EU production levels starting to stabilise

Provisional figures from the EU Commission show that EU pig meat production decreased year-on-year in March, by 1% to 2.02 million tonnes. This was despite there being an extra working day in 2016, versus 2015. Therefore, this represents a slowdown in growth compared with much of 2015, which supports forecasts that supplies will begin to tighten throughout 2016. Similarly, clean pig slaughterings were down 1% in March on the year earlier, to 22.4 million head, but this was effectively a slighter larger decrease. These production movements would suggest that the herd rationalisations starting to be recorded in the December censuses of major producing states, with the exception of Spain, are now starting to have a tightening effect on supplies.

There were fluctuations in the outputs from the member states in March. The UK had the largest increase, although once the change in reporting periods is taken into account, there was a smaller increase of about 5%, when compared with March 2015. The Netherlands and Spain also saw year-on-year growth in production volumes, of 9% and 2% respectively. However, other member states recorded a fall in production, most notably Germany and Poland, with volumes down 8% and 6% respectively on March 2015. These decreases were despite the longer working month, so may actually represent a greater fall than recorded.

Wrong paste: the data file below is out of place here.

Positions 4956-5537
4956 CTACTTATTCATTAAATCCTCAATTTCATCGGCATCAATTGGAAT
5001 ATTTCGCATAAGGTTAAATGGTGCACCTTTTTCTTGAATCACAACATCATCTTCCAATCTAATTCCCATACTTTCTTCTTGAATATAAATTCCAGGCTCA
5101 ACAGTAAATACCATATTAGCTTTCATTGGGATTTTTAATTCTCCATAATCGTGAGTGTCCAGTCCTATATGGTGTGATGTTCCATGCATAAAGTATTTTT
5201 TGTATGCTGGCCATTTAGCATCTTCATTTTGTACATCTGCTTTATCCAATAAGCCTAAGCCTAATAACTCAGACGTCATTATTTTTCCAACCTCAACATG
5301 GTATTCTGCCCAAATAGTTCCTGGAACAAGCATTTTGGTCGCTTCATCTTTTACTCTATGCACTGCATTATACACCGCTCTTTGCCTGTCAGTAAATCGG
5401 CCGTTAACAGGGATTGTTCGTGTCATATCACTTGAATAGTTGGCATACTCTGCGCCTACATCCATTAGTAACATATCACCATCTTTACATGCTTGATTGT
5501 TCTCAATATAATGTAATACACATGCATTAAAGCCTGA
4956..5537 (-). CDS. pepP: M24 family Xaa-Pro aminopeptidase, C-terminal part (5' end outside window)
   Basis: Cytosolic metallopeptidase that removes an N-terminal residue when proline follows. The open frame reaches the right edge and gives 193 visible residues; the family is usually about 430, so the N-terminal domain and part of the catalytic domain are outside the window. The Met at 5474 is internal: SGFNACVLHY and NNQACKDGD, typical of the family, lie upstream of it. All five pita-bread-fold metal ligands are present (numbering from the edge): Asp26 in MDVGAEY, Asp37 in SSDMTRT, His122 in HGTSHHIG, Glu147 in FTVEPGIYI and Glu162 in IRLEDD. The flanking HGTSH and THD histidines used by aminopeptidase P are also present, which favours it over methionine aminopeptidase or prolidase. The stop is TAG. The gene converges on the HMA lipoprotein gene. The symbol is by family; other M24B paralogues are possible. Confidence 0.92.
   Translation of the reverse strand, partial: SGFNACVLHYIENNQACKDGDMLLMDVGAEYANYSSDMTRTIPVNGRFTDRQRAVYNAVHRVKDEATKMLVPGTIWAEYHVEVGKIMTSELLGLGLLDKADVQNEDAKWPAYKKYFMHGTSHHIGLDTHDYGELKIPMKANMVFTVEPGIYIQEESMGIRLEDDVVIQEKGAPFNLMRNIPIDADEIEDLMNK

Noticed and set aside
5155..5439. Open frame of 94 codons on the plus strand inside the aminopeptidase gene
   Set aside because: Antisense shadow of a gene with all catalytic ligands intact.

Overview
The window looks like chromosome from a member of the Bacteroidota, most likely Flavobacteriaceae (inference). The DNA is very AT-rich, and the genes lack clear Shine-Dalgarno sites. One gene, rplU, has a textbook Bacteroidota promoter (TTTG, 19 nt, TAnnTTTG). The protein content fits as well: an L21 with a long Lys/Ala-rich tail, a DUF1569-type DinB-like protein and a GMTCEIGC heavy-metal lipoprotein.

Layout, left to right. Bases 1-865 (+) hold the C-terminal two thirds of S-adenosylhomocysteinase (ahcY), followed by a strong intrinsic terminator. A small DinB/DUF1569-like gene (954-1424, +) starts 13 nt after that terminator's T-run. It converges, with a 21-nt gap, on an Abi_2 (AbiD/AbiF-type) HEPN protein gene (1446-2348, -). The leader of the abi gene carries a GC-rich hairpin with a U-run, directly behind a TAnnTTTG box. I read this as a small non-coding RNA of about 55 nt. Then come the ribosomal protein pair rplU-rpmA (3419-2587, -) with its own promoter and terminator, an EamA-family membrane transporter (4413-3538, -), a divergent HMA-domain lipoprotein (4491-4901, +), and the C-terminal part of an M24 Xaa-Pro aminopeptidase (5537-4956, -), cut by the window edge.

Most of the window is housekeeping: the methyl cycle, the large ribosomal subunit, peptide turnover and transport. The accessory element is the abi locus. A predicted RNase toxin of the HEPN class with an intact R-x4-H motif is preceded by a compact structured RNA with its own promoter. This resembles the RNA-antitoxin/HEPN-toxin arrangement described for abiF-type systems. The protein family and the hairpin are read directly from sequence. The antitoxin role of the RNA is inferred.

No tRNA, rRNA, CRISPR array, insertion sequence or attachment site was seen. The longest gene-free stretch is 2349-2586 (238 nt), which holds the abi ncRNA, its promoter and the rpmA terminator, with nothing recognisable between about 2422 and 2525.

FAO 2016 Food Outlook report now published

The FAO has published its 2016 Food Outlook report this month, so it seems timely to review some of the points the report highlights.

Overall meat production is anticipated to stagnate in 2016, rising by only 0.3% to 320.7 million tonnes. Increases in output are expected in the United States, Brazil, the EU, India and Russia, while reduced production is foreseen for China, Australia and South Africa. However, global production of pig meat in 2016 is forecast to decrease marginally, by 0.7% to 116.4 million tonnes. This will be a second year of virtual stagnation, with the lower output in China being the main reason for this contraction.

Global meat trade is forecast to recover in 2016, growing by 2.8% to 30.6 million tonnes. This represents a return to trend, after a fall in 2015.